Nvidia recently presented RTX Voice, a software to filter out anything that’s not human voice. Sounds great! So what’s stopping me from running it on my work laptop?
Nvidia’s official system requirements claim that you need an RTX GPU, and run Windows 10. Unfortunately, my laptop does not have a compatible GPU, and it runs on Linux. Bummer.
werman’s noise suppression plugin is an open-source alternative that also supports Linux. However the RTX Voice demos are definitely more impressive than the samples of Xiph’s RNNoise, which it is based on. So let’s keep pressing. What if I don’t actually run the software directly on my laptop? Instead, I could just route all sound from the laptop through a second machine that can run the real thing!
Luckily I do have a retired gaming PC with Windows 10. It does not have an RTX GPU, but it turns out you don’t actually need one anyways. And indeed, I am able to make it work on its GTX 1060! I am really impressed by RTX Voice’s capabilities. The funniest thing happens when you play music: It turns into reverse Karaoke where all but the singer’s voice is gone.
Now, how do I hook this up to my work laptop so I can finally filter out my colleague’s blue switches before they reach my ears? I don’t really want to stream my audio to the gaming box, because it will cause delay, and no work-related data should be exposed to the internet via an unmanaged personal machine. Instead, I go for good old analog 3.5mm audio jacks.
You could route the laptop audio to the gaming PC and back, but a better idea is to connect the headset directly to the gaming box, and also filter my own voice before it goes out. The gaming PC only has only one 3.5mm microphone jack and one 3.5mm headphone jack, but my headset connects via a USB dongle. Otherwise I would have to add a USB sound card.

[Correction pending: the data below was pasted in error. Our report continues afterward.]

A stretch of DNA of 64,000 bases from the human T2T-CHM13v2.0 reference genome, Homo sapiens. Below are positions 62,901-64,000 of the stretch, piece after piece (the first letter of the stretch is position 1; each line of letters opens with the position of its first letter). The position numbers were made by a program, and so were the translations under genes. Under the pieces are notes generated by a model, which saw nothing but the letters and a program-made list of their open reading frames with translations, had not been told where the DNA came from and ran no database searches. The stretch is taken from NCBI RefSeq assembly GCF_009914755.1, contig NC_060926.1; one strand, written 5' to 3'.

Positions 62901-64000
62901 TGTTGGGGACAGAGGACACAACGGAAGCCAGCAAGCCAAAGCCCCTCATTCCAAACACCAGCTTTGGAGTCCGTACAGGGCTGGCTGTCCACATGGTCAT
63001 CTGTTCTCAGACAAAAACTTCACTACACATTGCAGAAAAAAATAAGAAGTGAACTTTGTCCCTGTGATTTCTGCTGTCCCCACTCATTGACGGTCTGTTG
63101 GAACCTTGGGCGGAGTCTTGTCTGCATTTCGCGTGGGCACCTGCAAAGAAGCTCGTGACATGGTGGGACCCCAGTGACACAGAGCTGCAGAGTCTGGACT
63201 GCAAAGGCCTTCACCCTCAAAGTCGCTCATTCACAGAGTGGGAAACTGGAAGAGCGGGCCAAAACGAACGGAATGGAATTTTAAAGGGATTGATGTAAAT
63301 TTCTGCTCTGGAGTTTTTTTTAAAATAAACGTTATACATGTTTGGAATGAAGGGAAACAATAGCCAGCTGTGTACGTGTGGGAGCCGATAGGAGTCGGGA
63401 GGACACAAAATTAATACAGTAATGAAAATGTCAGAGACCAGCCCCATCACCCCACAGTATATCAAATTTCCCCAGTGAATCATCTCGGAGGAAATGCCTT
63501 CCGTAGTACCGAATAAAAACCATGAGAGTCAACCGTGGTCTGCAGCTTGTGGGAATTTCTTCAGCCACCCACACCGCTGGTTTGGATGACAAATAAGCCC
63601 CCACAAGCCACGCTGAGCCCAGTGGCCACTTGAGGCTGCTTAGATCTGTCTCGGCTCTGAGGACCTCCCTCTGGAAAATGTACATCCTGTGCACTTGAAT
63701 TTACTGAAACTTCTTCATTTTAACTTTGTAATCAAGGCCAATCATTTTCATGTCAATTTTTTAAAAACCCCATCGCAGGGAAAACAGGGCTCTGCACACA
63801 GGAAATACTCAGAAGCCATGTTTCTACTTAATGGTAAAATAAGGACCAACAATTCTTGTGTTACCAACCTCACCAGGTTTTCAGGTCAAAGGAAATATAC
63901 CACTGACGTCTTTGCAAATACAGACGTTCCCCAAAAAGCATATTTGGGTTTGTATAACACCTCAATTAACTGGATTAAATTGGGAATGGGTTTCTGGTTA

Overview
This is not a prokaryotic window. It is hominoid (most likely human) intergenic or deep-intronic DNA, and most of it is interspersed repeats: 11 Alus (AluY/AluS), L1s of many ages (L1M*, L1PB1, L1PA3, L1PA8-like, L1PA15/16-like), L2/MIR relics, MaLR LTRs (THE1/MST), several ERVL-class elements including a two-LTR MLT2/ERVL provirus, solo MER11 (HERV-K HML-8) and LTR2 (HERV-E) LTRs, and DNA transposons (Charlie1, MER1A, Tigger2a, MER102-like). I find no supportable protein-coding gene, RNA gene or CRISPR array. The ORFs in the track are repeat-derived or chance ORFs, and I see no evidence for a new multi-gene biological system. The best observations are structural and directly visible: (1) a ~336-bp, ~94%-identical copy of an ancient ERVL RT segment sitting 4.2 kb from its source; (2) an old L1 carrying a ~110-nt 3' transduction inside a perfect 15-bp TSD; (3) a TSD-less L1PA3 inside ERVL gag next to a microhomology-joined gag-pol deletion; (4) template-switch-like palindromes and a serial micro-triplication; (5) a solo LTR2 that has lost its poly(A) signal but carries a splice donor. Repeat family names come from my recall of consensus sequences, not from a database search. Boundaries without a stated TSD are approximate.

Obviously you need to cross over the laptops’s output to the gaming box’s input, and vice versa. I am lucky that the gaming PC has separate jacks for input and output, and I have all the right cables: A four-pole 3.5mm male-to-male, and a headset-to-headphone-and-microphone splitter Y-cable. Keeping the infamous box of old cables does pay off sometimes.
The most difficult part of the setup was to figure out how to route sound in Windows. I tried some apps like Virtual Audio Cable, but they all introduced noticeable delay. The best solution by far is to make Windows “listen” to input devices – on specific output devices.
With all the details worked out, I can connect everything up. Here’s the complete audio routing in one graph. It works great!
I am very happy with my solution. No work data (including communication) is exposed to the internet, there is no additional CPU or GPU stress on the laptop, and I get superb and almost lag-free bidirectional noise suppression. Success!